By Bill Sweet
If you dig deep enough through YouTube, you can still find the video: A young hockey player lies prone on the ice, having suffered a skull fracture after colliding with another player, being worked on by an emergency team. You can’t quite make out the faces in the 20-year-old video, but if you look close enough, you can see Greg Christie ’80 at his calling: saving a life.
One of among the early generations of physician assistants, Christie, a biological studies and business administration major at Westfield State, has spent his career ascending from the examining room to the boardroom.
Over the past year he ditched the management level to join the Los Angeles Fire Department’s new triage program, a service that reduces the strain on ambulance services.
At Westfield State, “science resonated with me,” he says. He credits the support of his professors Joyce Eberlin, Irving Lepow, research advisor Barbara Taylor, and Peter Bulkley, history professor and mentor.
“The benefit of a small college is the connection I had with Dr. Eberlin and Dr. Lepow, who spent that extra time after class to talk with me,” he remembers. “For them, [teaching]was a passion, it wasn’t just a job. They were invested in my success.”
Upon graduation, medical school beckoned, but his bank account was reluctant to answer the call.
“Funding was running out when I received a letter from my sister, and she suggested becoming a physician assistant (PA),” he says.
The PA occupies a specific tier in healthcare, at a location just short of the physician. They can diagnose illness, oversee treatment plans, and prescribe medicine.
The first PAs came out of the Duke University Medical Center in the mid-1960s, with training modeled after the fast-track medical school that prepared much-needed field medics during World War II.
“They took the skill set of these guys coming back from Vietnam, medics who were saving lives, and put them back into the field to help the general population,” Christie says.
Christie enrolled in a 28-month associate degree program then offered through Case Western Reserve
and Cuyahoga Community College, based at Ohio’s Cleveland Clinic.
The Andover native spent the next decade and a half with the Harvard Community Health Plan, working nights and weekends in urgent care, rotating through the HMO’s sites. This experience, bolstered by night classes at Harvard Business School, led to a position at Harvard Vanguard Medical Associates in Somerville, where he became the practice’s chief of internal medicine, a relative rarity for a PA.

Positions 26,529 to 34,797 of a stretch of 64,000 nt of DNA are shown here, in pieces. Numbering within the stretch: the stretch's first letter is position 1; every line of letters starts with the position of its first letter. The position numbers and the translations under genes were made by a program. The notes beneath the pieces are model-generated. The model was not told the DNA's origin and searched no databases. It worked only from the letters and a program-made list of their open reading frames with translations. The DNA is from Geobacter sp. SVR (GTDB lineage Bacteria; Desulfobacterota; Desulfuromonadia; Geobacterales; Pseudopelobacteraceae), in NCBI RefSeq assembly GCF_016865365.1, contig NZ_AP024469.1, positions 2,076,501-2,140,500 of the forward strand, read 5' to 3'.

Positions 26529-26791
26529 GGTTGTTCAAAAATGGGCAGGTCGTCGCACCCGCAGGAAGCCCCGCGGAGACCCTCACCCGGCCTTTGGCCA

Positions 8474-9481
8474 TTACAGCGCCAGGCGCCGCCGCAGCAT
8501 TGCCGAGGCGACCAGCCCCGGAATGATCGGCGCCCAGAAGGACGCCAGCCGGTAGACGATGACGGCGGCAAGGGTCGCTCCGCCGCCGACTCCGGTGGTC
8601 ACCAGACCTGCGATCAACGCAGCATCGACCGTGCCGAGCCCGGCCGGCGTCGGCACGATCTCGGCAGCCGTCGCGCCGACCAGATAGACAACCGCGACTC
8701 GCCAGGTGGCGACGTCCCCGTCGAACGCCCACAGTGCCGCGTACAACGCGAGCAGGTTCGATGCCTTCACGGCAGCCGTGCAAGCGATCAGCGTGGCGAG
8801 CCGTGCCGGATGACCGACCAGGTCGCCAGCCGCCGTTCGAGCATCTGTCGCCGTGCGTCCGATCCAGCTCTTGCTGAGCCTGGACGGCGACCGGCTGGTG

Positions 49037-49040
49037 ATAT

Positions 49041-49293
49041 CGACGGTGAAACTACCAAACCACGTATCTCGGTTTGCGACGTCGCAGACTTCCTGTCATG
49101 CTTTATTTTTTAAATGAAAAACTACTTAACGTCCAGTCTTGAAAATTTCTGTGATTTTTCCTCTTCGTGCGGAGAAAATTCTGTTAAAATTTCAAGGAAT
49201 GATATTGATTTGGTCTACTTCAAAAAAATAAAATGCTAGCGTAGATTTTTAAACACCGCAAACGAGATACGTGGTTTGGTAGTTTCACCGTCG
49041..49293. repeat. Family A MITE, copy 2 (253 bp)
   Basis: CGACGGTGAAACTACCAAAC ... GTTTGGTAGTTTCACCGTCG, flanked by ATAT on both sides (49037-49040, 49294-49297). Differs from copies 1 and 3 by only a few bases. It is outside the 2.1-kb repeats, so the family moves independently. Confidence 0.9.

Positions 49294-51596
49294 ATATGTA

Throughout in his ascent to the management level, Christie never lost touch with directly providing emergency care. The most memorable instance came in 2003 when Joe Exter, goaltender for Merrimack College’s hockey team, collided with a Boston College player, fracturing his skull. Christie, then a sports medic for the team, stabilized him. Exter was in a coma for 10 days, and required physical therapy to speak and eat again, but survived.
Other higher positions followed, including a directorship in emergency medicine and services at Steward Healthcare in Boston, and vice president of operations for Marque Medical Urgent Care in California.
In 2020, he joined one of the Los Angeles Fire Department’s Advanced Provider Response Units, which were created in 2016 to address an escalating increase in the number of emergency calls. The units team firefighter/paramedics with civilian nurse practitioners and PAs to treat people in the field, an approach that’s been picked up in select cities throughout the Southwest, but none with as massive a task as Los Angeles.
“LA has four million people in 472 square miles, and the second-largest EMS in the country,” he says.
In contrast, a standard ambulance team assesses the situation and safely gets the patient to an ER, the APRU teams provide diagnoses and conduct tests on the scene, using Emergency Tele-Health and Navigation or ETHAN. They conduct evaluations at the point of the call to 911, cutting down on ambulance calls for physical complaints that aren’t life-threatening.
And this model works: nearly two-thirds of the calls handled by LAFD Tele-Health direct the patient to care rather than an ER visit.
He splits his time between working the control center, which receives about 2,000 calls per day, and supporting paramedic crews in the field.
And it’s exactly where he wants to be.
“I miss the executive suite, but I love problem-solving and building teams,” he says. “Working in a city is daunting, but I couldn’t dream of a better challenge and use of 30-plus years in health care.
“My dad always used to say to me, success without purpose is meaningless,” he continues. “What drew me into this was the purpose, not the position. Providing a service to a very diverse and needy population.”